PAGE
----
ICO: ‘Commercial interests trump public interest in ICT bid details’

Councils should not be forced to reveal detailed technical or commercial information relating to large scale ICT contracts, the Information Commissioner’s Office has ruled.

The commissioner has rejected a complaint that Kent County Council redacted most information from tender documents relating to the competition for the Kent Public Sector Network (KSPN) which it released following a Freedom of Information request.

The commissioner said that a general public interest in the details of what public money was being spent on was outweighed by the danger to the commercial interests of the bidders.

A statement from the ICO said: “The commissioner notes that in the case of largescale IT contracts such as this one, bids contain technical and commercial information which would clearly be of use to competitors to the bidder.

“Details such as service provision, capacities, staffing and resource levels across a number of sites to ensure smooth running of the systems in place etc. may well be details which competitors would take into account in future bid.

“Whilst technical or commercial details of the contract are of prime importance to the authorities using the systems, much of this information would be of little importance to the general public providing that the public authorities have an effective working IT service which aids them in carrying out their functions.”

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KSPN is a single ICT infrastructure for Kent and Medway local authorities, Kent Police and Kent Fire & Rescue, serving 1,100 sites and 250,000 users.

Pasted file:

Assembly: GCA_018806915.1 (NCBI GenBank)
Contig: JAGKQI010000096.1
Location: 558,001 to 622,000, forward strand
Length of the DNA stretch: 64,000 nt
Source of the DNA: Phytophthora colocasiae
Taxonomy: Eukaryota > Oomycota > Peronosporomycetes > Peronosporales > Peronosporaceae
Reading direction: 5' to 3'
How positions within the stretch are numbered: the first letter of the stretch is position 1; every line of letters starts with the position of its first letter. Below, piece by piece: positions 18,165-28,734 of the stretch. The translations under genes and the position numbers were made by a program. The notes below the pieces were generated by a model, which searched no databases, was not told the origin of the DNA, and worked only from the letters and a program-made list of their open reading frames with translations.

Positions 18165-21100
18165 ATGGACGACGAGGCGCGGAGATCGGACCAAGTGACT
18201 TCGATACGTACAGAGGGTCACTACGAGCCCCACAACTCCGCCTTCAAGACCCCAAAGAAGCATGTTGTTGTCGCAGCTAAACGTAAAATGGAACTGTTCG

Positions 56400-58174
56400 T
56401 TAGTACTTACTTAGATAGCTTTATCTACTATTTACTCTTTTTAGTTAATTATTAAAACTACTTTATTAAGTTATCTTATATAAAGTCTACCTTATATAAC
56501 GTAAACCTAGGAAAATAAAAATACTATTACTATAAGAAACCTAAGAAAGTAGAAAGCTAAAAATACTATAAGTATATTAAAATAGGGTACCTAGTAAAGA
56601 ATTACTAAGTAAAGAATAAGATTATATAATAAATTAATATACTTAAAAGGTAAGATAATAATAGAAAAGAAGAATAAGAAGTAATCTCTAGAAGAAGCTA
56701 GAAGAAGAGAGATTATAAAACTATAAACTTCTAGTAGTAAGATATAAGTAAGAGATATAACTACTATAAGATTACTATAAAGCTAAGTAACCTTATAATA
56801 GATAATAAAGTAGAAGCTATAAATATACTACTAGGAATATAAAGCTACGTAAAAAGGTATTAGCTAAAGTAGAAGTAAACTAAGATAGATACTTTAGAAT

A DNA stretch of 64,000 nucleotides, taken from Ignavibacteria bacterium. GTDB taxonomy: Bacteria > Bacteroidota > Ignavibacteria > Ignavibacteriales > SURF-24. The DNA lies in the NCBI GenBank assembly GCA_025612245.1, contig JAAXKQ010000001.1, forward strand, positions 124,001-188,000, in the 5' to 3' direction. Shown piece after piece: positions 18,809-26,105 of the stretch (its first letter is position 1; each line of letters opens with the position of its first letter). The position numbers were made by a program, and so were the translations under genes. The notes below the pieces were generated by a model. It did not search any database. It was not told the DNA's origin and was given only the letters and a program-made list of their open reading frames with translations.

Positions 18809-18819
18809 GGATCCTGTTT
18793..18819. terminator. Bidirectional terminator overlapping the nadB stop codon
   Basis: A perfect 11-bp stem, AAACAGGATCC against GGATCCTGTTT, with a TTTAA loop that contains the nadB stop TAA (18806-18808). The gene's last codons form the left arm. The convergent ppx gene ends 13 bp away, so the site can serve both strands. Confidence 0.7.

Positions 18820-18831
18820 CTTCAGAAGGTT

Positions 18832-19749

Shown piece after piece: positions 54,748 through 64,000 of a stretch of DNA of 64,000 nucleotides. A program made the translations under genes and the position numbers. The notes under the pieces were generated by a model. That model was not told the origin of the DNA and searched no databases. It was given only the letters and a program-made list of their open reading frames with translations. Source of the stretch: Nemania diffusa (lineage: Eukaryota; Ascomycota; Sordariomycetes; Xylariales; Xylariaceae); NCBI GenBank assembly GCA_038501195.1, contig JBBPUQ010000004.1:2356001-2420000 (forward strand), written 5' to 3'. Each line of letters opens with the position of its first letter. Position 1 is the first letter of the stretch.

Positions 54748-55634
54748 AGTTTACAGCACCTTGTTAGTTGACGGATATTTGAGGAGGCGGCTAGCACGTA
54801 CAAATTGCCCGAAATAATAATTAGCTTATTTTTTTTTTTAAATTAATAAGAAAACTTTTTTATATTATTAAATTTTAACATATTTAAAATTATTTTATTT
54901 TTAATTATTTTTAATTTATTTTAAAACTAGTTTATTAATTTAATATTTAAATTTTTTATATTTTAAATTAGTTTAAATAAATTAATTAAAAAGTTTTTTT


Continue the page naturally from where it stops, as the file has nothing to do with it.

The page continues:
The contract to provide the service was awarded to Daisy Updata Communications Ltd (DUCL) in August 2014, with a reported value of £24m over six years.

In November 2014, the complainant wrote to the council and requested information relating to the DUCL and other bids.

The ICO was called in after the council redacted virtually everything but the headings.

The council argued that the release of more information would damage the commercial interests of DUCL in future tenders “as competitors may use the information to develop their own packages to perform better against DUCL’s tendering strategies”.

It was an argument the commissioner accepted, saying he was “satisfied that the resultant prejudice which is alleged is real and of substance”.

The same argument related to information submitted to the council by other bidders, he ruled.

Colin Marrs

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